Dunhuang, Gansu, China 敦煌
After a month in the highlands and mountains of Greater Tibet, arriving in hot, hot Dunhuang was jarring both visually and physically. The green, rolling hills are replaced by the largely flat and featureless Gobi Desert, dominating my train ride throughout Gansu province 甘肅, and the comfortably cool weather replaced by an oppressive (but thankfully dry) heat reaching over 40°C (104°F) on my arrival. No more Tibetan bilingual signs, although that already stopped in Xining, an ethnically-mixed city. Practically every restaurant is halal 清真, and dopis and hijabs are far more visible than before, even amongst the massive numbers of Han tourists: this is a Hui heartland.
Despite the current demographic, this is a significant site of the Silk Road, an area which saw products hailing from faraway Central Asian lands pass through, holding a reputation as a gateway to Xi’an and the rest of China. Its former grandeur as Shazhou 沙洲, the city of sand (and now a non-descript district of the small city of Dunhuang), may have been lost through time and the central government’s previous attitude of cultural neglect and lack of preservation, but plenty of evidence still exists, primarily as an entry point of Buddhism into China.
To the south of Dunhuang lies Mingsha Shan 鸣沙山 (Singing Sands Mountain), with the tallest sand dunes I’ve ever seen towering over everything in sight. Its accessibility (merely by a public bus from town) again brings hordes of tourists, and so I’ve also never seen sand dunes so crowded, nor have I ever seen such a concentration of camels carrying tourists, in a cheeky (and short and expensive) approximation of the old Silk Road desert caravans of yore.
Even with the gentle 8pm sun, the climb up the dunes is exhausting, sweaty, and straight-up punishing. Mistakenly taking a path up with no aiding step-ladder, I (along with a bunch of other visitors, including seniors) heaved and gasped my way up, with the steep and slippery sand erasing progress every step of the way. Nonetheless, it was worth it for the view below of the Crescent Moon Oasis 月牙泉, even if it was also surrounded by bright orange shoe-protector-clad tourists. The sand in the air unfortunately made the sunset a bit of a bust, but come on, this is pretty special anyway! I rewarded myself further by downing plenty of apricot juice 杏皮水, a local specialty, after descending.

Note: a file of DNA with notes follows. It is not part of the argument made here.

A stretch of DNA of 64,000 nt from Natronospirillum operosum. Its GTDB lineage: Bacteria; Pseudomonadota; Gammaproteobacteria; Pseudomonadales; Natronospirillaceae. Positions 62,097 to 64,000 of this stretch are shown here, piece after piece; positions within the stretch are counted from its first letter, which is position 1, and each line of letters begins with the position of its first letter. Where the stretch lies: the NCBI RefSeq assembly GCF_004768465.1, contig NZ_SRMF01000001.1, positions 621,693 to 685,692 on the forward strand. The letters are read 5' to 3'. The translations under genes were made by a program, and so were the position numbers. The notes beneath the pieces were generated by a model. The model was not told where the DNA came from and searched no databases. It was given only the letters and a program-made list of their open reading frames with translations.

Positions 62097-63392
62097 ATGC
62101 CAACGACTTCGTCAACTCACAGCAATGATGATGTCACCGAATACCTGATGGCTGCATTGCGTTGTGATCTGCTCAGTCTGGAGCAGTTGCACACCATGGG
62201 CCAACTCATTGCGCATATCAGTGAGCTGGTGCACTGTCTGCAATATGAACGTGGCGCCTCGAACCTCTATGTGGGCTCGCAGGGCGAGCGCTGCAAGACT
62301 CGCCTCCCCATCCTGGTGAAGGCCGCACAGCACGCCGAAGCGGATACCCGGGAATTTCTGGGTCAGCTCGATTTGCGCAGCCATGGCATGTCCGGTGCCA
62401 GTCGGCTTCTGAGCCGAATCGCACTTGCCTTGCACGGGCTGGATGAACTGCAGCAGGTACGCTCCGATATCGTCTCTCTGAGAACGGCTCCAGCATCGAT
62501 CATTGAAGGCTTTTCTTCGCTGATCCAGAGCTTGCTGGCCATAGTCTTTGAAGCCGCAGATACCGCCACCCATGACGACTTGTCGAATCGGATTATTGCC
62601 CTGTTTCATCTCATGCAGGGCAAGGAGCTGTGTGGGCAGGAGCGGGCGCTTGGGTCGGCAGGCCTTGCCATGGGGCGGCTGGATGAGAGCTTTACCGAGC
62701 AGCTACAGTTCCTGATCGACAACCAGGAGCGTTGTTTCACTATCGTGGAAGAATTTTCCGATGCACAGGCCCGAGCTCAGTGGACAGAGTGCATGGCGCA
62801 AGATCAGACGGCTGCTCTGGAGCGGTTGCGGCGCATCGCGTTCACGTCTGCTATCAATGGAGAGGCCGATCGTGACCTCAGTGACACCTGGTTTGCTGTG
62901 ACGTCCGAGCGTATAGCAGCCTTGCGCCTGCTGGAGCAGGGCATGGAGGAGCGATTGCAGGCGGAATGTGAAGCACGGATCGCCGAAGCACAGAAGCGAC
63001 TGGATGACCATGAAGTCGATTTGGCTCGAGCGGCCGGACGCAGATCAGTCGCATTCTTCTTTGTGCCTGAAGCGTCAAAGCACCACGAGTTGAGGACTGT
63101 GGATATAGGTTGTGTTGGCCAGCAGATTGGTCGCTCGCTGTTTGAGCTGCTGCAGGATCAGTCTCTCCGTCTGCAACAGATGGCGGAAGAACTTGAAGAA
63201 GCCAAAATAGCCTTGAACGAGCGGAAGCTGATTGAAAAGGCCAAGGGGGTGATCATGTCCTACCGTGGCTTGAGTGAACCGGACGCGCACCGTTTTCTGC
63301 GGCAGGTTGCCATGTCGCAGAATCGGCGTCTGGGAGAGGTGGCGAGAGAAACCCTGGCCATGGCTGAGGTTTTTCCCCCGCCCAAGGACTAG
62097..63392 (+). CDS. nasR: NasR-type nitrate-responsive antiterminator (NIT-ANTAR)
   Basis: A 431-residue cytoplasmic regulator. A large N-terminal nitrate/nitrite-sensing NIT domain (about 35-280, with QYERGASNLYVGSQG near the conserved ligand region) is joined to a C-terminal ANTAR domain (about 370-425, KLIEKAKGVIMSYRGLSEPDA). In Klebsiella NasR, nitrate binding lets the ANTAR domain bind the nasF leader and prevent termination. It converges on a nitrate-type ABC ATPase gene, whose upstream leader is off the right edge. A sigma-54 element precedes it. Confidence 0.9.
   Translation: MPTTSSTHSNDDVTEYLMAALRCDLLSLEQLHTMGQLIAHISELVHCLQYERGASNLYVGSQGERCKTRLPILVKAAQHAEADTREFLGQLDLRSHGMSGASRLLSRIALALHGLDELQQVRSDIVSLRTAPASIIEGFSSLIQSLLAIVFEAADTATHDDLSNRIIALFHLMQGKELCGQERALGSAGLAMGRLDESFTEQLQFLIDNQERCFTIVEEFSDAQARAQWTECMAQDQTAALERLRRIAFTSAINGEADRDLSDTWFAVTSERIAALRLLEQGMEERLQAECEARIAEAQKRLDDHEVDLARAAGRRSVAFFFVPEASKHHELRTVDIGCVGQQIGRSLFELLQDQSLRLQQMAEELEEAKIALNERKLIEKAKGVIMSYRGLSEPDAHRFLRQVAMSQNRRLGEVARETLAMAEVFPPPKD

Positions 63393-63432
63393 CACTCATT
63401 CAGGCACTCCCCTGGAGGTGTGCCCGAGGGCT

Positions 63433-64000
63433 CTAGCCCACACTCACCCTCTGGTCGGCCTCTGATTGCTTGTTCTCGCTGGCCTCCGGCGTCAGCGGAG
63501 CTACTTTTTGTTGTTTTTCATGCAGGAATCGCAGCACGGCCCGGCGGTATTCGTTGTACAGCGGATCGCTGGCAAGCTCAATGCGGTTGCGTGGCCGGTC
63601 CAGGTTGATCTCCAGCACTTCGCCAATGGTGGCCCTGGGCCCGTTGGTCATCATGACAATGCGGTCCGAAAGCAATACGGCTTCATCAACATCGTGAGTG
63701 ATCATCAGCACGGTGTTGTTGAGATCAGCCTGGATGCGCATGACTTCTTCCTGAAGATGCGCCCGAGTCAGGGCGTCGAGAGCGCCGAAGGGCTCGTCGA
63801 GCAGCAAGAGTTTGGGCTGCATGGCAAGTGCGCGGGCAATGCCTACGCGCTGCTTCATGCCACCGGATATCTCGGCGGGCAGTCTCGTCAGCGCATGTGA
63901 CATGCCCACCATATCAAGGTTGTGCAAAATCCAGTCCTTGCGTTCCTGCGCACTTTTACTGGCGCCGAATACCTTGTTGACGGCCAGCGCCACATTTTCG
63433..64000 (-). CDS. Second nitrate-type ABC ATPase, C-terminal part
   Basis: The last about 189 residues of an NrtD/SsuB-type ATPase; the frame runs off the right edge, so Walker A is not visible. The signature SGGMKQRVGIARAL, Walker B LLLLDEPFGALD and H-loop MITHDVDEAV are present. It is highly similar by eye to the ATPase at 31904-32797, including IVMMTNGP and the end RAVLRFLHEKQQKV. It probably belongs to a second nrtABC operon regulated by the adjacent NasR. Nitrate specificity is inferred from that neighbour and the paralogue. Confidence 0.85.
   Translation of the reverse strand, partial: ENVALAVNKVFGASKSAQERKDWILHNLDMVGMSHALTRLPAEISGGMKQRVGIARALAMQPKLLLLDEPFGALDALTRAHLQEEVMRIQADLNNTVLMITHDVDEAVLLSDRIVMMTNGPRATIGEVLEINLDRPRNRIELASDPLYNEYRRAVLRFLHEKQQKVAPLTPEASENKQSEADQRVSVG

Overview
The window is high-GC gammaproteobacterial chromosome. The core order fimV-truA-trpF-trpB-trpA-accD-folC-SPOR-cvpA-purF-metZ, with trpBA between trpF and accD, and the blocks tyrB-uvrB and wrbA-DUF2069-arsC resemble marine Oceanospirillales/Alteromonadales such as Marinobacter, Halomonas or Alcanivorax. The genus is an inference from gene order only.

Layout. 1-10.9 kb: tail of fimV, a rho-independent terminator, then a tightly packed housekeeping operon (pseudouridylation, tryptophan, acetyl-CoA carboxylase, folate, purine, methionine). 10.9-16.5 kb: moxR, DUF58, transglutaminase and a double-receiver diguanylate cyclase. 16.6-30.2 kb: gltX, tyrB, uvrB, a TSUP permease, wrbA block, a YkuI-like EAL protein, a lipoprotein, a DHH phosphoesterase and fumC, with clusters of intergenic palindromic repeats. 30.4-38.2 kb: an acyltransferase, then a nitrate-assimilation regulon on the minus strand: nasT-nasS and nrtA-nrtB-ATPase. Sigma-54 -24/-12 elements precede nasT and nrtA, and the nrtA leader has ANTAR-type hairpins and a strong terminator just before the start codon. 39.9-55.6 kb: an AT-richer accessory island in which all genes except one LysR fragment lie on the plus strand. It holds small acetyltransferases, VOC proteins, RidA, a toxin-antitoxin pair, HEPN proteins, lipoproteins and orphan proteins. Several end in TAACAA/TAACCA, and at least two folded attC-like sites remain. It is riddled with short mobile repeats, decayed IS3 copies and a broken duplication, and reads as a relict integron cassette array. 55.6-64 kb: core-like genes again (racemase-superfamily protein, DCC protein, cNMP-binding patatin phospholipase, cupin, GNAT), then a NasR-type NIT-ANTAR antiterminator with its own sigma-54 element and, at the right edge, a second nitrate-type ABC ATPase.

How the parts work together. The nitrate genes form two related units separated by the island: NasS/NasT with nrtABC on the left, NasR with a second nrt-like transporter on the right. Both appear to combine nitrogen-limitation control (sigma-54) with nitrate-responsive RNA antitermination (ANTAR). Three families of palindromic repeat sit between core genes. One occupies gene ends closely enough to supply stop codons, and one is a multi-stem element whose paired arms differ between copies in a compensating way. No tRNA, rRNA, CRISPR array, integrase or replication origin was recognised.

The next day, I headed off to the Mogao Caves 莫高窟, the largest collection of Buddhist cave art in the world, with a history dating back to the mid-300s and active usage for about 1200 years. Far different from what I saw in Sri Lanka! Isolated in the middle of the desert, nearly 500 caves were dug into a large rock formation jutting out from the flat landscape. The precision of each cave is quite impressive, with sharp corners and the appearance of four walls and a sloped, trapezoidal ceiling.
While the Mogao Caves were constructed as a Buddhist monastery, and most of the caves used to house monks, several of the notable caves (which I got to visit) were for worship. Each of the walls are plastered, then covered top to bottom with Buddhist iconography. Unfortunately, age and vandalism have started to destroy some of the art, with scratched-out faces the most egregious example. To my untrained eye, much of the patterned art looks stenciled — completely untrue. In fact, most of the art, patterned or not, was painted freehand, with only a few examples having been sketched onto the walls first. Crazy!
The centerpieces of the temple caves are pottery sculptures of Buddhas and prominent figures. One in particular reaches a pretty jaw-dropping height. Photos aren’t allowed, sadly…but a photo of a photo is. Heh. The adjacent museum has also commissioned full reconstructions of several caves inside the museum building, with sculptures tastefully replicated using the olden-day techniques of building a wooden frame, adding straw, then plastering it into the exact figure.
Other cultures and religions passed through the Dunhuang area: Bibles from Nestorian Christianity and scripts written in Tibetan are also found in the Mogao Caves museum. And as shown in the Dunhuang Silk Road museum, so many various different kingdoms had control over the area, each with its own different culture, art, dress, and currencies.
Dunhuang’s night market and surrounds is another culture-clash too, like a modernised, touristy Silk Road of food. While Hui/Muslim-style foods dominate, along with sellers of various fruits fresh, dried, or juiced, cuisines from all over China are represented, with even foreign foods visible for the first time in months for me: Hong Kong shaved-ice desserts, Korean bibimbap, Japanese food… Well, sign me up!